Harry, the not so happy fellow


Ladies and gentlemen, meet Harry! In case you haven’t noticed, Harry is dead.

Actually, Harry is very, very dead. And he has been for some 400 years. Harry may have led a happy life. He ate some vegetables and meat, his teeth were strong and healthy and when he became ill, he was treated in a nice hospital with a church.

And then he died…

This is the story of Harry, the not so happy fellow.

For a fellow living in the Early Modern Period, Harry was a rather tall man. About 1.80m in height with good health, but the Dutch have always been tall. Because that is were Harry used to live, in the Dutch city Kampen. Which also means his name might not be Harry, but Hendrik. We’ll keep calling him Harry though.

In Harry’s lifetime, the Netherlands were ending the Eighty Years’ War against Spain. This small, seafaring country, fought off the Spanish empire, the inquisition, and eventually king Philip II and his general Alva. After that, the ‘Golden Age’ started, a time of wealth, religious freedom, trade and art for the newborn Republic of the Netherlands. You could call it the Renaissance of the Netherlands.
Wether or not Harry still lived in the Golden Age, he must have lived a wealthy life because his bones are still strong. His teeth also show no signs of corrosion or weakening, signs that show long periods of hunger or unhealthy eating habits. A small remodeling on the bones of his lower arm shows it might have been broken when he was younger. But his backbones and ribs show that he reached an old age. Which does not mean much in modern time, since people died around their 40’s in the seventeenth century… But it looks like Harry led a good life in the years he had. Since his bones and teeth are in such a good condition and shape, we can assume he was able to afford a healthy diet. But still, he ended up in the hospital.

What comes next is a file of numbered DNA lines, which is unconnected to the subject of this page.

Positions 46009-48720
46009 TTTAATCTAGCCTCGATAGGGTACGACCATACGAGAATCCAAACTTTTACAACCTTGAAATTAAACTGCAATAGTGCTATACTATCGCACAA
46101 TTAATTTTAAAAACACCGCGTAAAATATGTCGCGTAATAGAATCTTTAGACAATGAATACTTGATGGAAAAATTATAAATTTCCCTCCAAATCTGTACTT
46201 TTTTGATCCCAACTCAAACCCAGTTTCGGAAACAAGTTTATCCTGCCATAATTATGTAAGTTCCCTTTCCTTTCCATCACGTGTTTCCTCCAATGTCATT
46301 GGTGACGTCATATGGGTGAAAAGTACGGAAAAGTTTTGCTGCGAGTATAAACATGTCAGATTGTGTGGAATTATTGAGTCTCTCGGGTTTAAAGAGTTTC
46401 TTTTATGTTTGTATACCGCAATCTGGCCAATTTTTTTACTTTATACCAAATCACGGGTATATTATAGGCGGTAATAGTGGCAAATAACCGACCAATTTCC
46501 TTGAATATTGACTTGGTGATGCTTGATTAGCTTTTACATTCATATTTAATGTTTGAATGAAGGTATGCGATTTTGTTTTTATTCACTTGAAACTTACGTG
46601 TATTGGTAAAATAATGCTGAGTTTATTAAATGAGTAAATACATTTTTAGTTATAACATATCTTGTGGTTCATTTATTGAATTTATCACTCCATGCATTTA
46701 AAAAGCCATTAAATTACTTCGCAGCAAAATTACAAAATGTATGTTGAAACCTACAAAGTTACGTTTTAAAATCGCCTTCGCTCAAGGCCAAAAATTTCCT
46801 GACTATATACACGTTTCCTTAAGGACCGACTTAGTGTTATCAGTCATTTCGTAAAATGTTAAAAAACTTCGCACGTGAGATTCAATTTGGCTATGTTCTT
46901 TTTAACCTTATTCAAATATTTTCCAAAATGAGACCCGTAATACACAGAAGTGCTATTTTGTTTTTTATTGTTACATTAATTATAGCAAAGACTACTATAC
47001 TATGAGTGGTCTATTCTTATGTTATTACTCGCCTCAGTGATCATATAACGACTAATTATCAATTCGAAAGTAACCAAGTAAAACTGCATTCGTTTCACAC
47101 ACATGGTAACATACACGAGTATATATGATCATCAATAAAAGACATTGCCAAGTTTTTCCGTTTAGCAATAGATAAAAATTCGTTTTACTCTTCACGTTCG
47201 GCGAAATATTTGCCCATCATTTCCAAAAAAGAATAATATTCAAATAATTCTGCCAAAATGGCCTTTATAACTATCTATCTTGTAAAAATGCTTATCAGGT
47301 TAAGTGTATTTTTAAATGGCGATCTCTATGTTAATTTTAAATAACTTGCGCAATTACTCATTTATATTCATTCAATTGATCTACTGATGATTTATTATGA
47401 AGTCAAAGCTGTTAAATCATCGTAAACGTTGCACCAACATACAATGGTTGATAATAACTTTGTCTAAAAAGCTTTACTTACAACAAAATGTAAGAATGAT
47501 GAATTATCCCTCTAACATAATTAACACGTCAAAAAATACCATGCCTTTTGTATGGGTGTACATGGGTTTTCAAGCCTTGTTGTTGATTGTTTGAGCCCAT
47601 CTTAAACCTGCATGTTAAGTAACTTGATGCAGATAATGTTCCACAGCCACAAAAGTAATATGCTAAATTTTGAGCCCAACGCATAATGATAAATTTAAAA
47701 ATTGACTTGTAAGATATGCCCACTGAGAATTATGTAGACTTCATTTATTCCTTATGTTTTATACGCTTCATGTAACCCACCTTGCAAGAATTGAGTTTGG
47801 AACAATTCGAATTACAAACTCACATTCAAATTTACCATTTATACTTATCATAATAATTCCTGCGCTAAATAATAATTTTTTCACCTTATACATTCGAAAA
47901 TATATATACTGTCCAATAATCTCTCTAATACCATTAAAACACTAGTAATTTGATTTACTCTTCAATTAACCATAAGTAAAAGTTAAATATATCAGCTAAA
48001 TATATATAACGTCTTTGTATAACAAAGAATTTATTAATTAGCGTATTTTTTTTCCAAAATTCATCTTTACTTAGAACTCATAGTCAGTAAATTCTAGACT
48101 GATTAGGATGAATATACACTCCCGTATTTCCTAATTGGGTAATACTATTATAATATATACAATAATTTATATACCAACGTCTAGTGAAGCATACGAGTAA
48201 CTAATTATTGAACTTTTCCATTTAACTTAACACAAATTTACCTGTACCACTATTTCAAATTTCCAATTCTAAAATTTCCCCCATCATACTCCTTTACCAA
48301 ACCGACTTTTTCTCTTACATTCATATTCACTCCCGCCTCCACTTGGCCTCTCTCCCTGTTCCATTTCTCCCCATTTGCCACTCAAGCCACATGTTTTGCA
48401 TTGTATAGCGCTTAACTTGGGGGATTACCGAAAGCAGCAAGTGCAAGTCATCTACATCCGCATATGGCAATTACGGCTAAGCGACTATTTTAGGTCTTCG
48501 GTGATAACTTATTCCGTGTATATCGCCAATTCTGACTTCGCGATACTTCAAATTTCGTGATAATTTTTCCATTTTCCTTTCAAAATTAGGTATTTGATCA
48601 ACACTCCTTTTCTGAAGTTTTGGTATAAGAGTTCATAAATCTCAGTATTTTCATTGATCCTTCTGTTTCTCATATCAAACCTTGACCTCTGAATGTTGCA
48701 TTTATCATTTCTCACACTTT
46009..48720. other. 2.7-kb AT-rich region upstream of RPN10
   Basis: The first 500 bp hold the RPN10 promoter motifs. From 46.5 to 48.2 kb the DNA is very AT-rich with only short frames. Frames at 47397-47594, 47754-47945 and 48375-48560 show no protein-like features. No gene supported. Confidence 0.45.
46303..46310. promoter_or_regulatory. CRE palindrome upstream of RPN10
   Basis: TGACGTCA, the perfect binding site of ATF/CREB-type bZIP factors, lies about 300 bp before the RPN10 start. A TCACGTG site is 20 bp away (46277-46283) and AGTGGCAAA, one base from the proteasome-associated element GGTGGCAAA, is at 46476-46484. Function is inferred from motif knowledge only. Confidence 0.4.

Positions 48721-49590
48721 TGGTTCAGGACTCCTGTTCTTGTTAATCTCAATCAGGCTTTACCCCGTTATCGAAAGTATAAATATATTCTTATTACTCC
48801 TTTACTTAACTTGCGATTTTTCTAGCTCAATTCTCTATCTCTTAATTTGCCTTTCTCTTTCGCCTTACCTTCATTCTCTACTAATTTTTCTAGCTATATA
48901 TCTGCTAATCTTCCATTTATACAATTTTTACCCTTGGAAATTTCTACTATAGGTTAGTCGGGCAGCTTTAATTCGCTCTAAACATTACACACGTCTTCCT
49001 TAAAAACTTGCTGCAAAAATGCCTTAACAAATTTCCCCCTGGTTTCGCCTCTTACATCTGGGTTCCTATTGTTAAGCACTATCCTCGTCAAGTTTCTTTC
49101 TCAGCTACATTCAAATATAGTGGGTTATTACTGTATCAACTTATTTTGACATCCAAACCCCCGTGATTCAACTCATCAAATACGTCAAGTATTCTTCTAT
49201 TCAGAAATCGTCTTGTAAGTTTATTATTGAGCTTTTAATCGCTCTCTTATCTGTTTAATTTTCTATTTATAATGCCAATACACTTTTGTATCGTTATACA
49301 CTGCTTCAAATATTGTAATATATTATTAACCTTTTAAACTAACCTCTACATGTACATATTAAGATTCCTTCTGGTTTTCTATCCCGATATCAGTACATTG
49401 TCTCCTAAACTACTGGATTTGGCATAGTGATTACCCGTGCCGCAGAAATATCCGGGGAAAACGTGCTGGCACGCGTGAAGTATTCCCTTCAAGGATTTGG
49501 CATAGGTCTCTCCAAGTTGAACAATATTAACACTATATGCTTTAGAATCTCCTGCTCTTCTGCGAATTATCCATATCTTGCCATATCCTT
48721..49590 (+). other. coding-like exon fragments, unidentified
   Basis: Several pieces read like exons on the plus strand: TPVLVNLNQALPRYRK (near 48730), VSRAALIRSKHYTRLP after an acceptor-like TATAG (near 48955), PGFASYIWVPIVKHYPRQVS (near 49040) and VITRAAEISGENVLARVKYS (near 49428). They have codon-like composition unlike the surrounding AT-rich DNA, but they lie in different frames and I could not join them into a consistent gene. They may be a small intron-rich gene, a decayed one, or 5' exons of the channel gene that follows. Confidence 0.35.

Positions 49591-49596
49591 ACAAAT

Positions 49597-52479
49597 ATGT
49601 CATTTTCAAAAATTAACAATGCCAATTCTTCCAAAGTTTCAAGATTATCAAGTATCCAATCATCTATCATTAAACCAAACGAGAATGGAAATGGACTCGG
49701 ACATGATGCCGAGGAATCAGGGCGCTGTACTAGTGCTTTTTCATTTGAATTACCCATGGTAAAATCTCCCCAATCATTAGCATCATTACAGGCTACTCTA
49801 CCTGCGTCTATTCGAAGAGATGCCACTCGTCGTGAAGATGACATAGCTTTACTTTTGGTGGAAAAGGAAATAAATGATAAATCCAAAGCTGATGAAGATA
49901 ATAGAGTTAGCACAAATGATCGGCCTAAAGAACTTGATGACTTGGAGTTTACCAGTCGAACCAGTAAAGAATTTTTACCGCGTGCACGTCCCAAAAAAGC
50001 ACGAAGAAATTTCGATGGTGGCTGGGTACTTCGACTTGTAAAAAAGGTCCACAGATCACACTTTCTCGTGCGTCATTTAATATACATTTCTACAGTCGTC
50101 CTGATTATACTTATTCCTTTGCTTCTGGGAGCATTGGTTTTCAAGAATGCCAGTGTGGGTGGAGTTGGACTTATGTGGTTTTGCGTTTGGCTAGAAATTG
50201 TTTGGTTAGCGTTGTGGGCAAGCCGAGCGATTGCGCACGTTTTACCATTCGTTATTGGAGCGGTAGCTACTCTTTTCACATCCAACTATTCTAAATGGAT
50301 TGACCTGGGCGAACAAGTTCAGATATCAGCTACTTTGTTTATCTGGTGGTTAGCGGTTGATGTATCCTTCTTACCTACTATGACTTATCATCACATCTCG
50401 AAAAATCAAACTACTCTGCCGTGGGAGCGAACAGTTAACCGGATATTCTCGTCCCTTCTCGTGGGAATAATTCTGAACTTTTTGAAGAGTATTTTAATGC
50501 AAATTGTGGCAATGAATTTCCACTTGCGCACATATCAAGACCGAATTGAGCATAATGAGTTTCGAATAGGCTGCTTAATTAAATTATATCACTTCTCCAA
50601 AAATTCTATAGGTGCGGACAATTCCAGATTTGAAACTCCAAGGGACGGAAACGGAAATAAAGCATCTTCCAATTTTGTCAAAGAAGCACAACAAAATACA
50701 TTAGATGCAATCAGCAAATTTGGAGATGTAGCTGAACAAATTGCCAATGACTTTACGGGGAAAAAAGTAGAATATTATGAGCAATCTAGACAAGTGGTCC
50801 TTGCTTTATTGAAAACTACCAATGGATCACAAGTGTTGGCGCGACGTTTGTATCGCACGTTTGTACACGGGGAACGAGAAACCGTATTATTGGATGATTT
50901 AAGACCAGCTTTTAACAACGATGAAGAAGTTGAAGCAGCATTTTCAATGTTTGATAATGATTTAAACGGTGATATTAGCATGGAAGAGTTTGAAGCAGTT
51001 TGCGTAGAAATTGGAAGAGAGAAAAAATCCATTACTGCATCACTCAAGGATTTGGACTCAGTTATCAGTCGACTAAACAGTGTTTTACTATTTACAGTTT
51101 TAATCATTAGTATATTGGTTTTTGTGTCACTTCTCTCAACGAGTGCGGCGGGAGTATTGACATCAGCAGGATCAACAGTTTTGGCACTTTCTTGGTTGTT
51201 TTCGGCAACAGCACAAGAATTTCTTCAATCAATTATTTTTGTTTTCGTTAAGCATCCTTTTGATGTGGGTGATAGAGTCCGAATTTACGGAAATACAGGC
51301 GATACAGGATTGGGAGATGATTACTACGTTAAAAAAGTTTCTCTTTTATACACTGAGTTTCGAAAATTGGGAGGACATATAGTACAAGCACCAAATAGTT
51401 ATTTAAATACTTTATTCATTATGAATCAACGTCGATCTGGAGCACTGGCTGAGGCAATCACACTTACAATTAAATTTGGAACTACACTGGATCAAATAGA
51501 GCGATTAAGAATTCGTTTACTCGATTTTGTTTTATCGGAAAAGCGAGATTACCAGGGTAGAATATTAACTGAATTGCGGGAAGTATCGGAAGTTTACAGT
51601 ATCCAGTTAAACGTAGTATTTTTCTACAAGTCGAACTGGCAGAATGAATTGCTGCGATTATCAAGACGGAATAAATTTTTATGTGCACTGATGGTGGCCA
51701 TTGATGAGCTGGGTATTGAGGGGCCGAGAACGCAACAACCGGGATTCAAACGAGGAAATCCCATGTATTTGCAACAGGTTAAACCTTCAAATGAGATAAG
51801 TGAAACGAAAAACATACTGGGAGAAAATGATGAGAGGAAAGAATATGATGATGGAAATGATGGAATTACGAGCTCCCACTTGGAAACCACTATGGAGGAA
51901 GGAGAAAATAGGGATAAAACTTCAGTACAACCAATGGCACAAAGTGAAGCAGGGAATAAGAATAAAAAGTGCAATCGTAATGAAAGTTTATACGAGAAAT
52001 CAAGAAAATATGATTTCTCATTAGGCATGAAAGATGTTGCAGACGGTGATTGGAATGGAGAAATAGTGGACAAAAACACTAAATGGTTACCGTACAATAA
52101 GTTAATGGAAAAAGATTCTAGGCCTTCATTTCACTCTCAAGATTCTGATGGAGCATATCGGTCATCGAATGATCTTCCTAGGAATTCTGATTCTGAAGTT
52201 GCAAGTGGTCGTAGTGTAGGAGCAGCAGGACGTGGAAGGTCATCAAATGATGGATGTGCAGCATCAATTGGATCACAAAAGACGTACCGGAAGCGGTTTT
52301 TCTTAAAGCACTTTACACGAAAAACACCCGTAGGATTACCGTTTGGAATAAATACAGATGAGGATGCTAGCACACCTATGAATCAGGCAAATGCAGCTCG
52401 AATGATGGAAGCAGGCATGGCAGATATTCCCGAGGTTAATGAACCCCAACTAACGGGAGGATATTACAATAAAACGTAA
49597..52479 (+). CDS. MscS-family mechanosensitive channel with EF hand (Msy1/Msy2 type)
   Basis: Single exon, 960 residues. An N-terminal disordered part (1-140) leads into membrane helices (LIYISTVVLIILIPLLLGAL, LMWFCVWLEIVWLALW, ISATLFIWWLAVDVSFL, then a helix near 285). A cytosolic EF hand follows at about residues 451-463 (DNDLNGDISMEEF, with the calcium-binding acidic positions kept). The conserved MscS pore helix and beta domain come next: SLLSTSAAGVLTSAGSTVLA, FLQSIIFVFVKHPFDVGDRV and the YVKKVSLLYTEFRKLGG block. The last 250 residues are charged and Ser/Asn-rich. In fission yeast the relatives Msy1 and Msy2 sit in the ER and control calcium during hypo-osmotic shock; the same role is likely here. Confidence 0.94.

I ended up... where?!
I ended up… where?!

Indeed, the hospital. A small ‘guesthouse’ next to a church. In the seventeenth century, there were no hospitals as there are today. When you became ill you stayed at home where a doctor visited you, if you could afford one of course. If you became ill with a dangerous, contagious disease (like the plague), your house was marked as being under quarantine or you were moved to a special place (which happened when you contracted leprosy). Harry did not become infected with a disease, but he did need constant care so he was moved to a small guesthouse connected to a church. This means Harry must have been a hard-working respectable member of the community, since only they had the privilege to be treated here. He was not rich enough to afford his own doctor, but also not ‘poor enough’ to just die on the streets.

In the end, the church and caretakers could not save Harry. He probably had a case of Ankylosing Spondylitis (AS). Which means that his backbones were fusing and growing together. Add a severe case of arthritis to that scenario and we can only imagine the pain Harry must have been in. His hips grew extra bone, which also deteriorated and made the movement of his legs almost impossible. The worst case in his back, were three vertebrae that were completely fused together. Where there should be three seperate bones, there now was one. Harry does not had any bones broken, while this easily happens with arthritis so he must have been lying down most of the day since the movement to a sitting position would be extremely painful for him.
I hope he had a nice window to look out, or who could read to him. In the end, he might not have been able to walk anymore, or move much at all. His body was well taken care for when he was buried which is the reason why Harry is with us not, in this osteoarchaeology lab. His pain will not be for nothing, we can learn a lot from Harry and diseases in the past. But I do hope Harry did have, at some point in his life, happier times than the months before his death…

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